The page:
Let’s not lose the potential of technology in homecare

In August this year Scottish Care published TechRights: Human Rights, Technology and Social Care. It was launched at our event called ‘Tech Care, Care Tech.’ which was the first event of its type held by Scottish Care.

Since the publication of the report a great deal of debate has ensued both in Scotland and further afield not least about the role of robotics and the Internet of Things.

In the months that lie ahead Scottish Care will continue to work with partners on a range of projects relating to technology and its use in social care. One area we are investigating with a wide range of colleagues and academics is the potential to develop inter-operability which would enable providers to use the best software offers for their service delivery and enable them to ‘speak’ to one another in an integrated way. We will keep you up to date on this and related work.

However we have to state that the positive use of technological interventions in order to maximise rather than replace human encounter is facing some real challenges.

The first is the way in which some technologies are being used to restrict rather than to promote human relationship. Scottish Care has long argued that the use of call monitoring hardware and software within the care at home sector needs serious review. There are real benefits to organisations and individual workers not least in terms of safe lone working practices. However, what we have at the moment is the use of systems like CM2000 by Scottish local authorities which serves to effectively treat the frontline workforce in an unacceptable manner. Effectively workers are being electronically tagged and we have clear evidence that workers are leaving organisations who are forced to use this technology – a valuable resource the homecare sector can ill afford to lose.

This needs to be challenged as a matter of urgency or we will witness a whole generation of frontline homecare workers who will be resistant if not hostile to the benefits of technology for frontline care. Call monitoring models need to be person-centred and human rights based in use and implementation and not act like some sort of ‘Big Brother’ device to instil suspicion and mistrust.

A second challenge relates to the data that we are already gathering. Hundreds of homes are increasingly utilising the benefits of smart technology. There is an astonishing breadth of smart technology that is already and very shortly will be taken for granted in most homes. There is as some have commented a danger of ‘tech clutter’ in some of our homes, especially the living room from smart devices like the now commonplace Echo Dot, to music speakers like Sonos, smart televisions in abundance through to heating controls like Nest and Hive.  But less rare but growing are smart lighting devices, alarm clocks, radios, vacuum cleaners, microwaves, kettles washing machines and doors.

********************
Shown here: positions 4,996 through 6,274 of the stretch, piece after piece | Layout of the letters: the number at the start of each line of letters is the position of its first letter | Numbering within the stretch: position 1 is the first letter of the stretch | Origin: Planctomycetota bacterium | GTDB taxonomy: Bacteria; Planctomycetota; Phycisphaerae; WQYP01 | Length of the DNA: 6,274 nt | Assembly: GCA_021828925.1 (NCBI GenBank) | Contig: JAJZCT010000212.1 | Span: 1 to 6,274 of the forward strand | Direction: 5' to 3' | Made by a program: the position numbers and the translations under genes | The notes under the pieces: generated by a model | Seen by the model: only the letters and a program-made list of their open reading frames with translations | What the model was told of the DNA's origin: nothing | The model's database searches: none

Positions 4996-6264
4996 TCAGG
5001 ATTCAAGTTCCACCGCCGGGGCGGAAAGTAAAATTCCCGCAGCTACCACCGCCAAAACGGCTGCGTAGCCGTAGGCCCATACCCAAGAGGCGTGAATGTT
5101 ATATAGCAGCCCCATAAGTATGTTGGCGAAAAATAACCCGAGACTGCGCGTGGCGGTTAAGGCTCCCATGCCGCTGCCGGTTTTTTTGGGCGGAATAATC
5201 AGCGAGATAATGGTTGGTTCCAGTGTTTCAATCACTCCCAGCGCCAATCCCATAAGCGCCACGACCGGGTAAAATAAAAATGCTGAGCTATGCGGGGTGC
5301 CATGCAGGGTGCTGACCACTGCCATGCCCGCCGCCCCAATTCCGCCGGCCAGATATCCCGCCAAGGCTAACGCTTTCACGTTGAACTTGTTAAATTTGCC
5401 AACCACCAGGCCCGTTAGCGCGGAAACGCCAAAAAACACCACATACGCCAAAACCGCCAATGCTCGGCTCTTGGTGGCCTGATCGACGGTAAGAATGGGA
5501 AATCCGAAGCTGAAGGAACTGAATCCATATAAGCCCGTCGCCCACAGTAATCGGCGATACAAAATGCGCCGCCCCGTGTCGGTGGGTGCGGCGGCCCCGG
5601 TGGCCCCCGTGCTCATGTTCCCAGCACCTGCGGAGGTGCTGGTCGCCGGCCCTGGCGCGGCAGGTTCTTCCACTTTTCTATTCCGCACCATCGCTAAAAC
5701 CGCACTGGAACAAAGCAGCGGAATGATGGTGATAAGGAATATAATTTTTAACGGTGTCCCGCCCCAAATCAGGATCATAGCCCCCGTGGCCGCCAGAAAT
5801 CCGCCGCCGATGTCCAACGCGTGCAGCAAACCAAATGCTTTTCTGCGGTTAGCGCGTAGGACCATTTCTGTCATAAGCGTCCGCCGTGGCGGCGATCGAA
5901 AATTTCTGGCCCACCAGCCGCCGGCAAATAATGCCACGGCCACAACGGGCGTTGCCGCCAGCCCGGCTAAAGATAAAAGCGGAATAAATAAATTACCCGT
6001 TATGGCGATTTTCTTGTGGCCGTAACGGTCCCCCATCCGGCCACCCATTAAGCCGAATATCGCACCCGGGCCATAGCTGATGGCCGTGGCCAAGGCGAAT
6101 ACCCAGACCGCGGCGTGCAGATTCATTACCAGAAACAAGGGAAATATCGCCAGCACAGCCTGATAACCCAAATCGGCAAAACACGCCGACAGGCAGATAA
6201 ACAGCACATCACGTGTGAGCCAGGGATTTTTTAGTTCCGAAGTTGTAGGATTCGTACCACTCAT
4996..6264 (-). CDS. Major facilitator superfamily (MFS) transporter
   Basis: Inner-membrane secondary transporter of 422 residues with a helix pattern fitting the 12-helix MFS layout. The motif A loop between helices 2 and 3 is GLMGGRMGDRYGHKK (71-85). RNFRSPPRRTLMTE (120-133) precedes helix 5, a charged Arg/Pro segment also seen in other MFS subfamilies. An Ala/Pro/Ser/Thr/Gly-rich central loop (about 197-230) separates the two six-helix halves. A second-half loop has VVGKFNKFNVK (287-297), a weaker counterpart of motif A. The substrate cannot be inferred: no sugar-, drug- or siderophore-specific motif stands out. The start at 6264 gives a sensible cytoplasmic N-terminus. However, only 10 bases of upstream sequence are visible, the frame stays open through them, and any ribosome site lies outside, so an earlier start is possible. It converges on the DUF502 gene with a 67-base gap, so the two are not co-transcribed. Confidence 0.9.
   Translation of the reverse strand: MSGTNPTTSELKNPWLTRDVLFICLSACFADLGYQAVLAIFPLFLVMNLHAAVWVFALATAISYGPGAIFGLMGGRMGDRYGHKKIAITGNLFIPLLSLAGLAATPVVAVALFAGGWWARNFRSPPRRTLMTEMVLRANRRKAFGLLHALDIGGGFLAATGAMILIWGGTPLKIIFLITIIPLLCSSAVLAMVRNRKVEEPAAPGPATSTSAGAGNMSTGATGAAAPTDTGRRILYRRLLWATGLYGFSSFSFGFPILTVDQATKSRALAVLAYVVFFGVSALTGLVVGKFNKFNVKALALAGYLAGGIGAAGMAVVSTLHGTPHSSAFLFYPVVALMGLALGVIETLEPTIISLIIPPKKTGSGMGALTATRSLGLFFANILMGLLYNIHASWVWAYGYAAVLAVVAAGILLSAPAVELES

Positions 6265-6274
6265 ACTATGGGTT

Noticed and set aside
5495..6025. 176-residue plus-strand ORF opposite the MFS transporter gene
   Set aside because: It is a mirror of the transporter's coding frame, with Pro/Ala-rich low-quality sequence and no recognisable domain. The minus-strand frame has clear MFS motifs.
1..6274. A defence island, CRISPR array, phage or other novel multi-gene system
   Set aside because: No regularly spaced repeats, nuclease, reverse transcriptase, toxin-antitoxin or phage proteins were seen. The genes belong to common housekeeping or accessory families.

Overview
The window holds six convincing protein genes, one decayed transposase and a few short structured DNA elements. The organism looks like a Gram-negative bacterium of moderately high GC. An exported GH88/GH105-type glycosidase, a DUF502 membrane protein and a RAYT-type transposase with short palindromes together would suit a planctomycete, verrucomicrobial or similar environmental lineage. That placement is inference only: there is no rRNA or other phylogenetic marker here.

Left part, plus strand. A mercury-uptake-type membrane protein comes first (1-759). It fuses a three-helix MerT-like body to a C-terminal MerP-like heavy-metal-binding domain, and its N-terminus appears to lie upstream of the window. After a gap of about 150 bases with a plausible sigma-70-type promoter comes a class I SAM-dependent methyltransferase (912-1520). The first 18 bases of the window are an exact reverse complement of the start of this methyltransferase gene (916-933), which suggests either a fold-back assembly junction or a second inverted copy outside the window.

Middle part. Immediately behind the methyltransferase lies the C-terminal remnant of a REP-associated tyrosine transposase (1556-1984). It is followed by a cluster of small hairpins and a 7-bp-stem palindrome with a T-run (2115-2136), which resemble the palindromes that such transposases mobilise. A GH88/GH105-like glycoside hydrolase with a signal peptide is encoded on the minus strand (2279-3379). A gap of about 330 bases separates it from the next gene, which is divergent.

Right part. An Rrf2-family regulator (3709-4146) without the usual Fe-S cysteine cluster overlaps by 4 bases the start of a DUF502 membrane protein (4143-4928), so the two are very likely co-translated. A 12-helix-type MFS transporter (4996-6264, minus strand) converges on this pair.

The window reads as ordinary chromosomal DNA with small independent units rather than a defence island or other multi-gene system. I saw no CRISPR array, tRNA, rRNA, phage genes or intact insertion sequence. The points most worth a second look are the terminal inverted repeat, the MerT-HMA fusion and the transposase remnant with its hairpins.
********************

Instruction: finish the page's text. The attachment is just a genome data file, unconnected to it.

The volume of data that is being collected is astonishing but it is not utilised. We could do much better than we are already in using this data to move from a reactive model of homecare to one that is truly preventative and builds the support and care service around the distinctive needs of the individual. Such an emphasis requires resourcing and trust between commissioner and provider. It also requires those creating national data platforms to speak to homecare organisations and providers in order to maximise benefit.

A third challenge is something we alluded to in the TechRights report and that is the extent to which we need to re-envision the role of homecare to enable it to attract people who are technologically confident and competent. But for the tens of thousands of staff who are working already in homecare we need to do more than we are at present to invest in training and development for them, so that they overcome fear and cynicism and see technology as an asset to care. Such training and learning is the first to be cut in contracts during austerity and this is a fatal flaw for the development of a responsive, prevention focussed future model of care in the home.

Lastly the way in which care technology is introduced must bring the wider general public with it, especially as we move to an age of greater use of home robotics and artificial intelligence. At the moment there is a real lack of knowledge on the one hand, and a fear on the other. Such an articulation has to be based on an assertion of what should always remain the essence of homecare. This must surely be the sense that in ultimate terms , not least palliative and end of life care, that contact has to be human and that whilst technology can assist and add value it should do so in order to support and enhance human presence rather than replace it.

We live, as has been numerously said, in very interesting times. As innovation and technological discovery accelerate into areas and abilities we can only imagine, we have to be clear that a rights-based, person led, citizen controlled technology for homecare needs to be a priority in all the design and debate.

Dr Donald Macaskill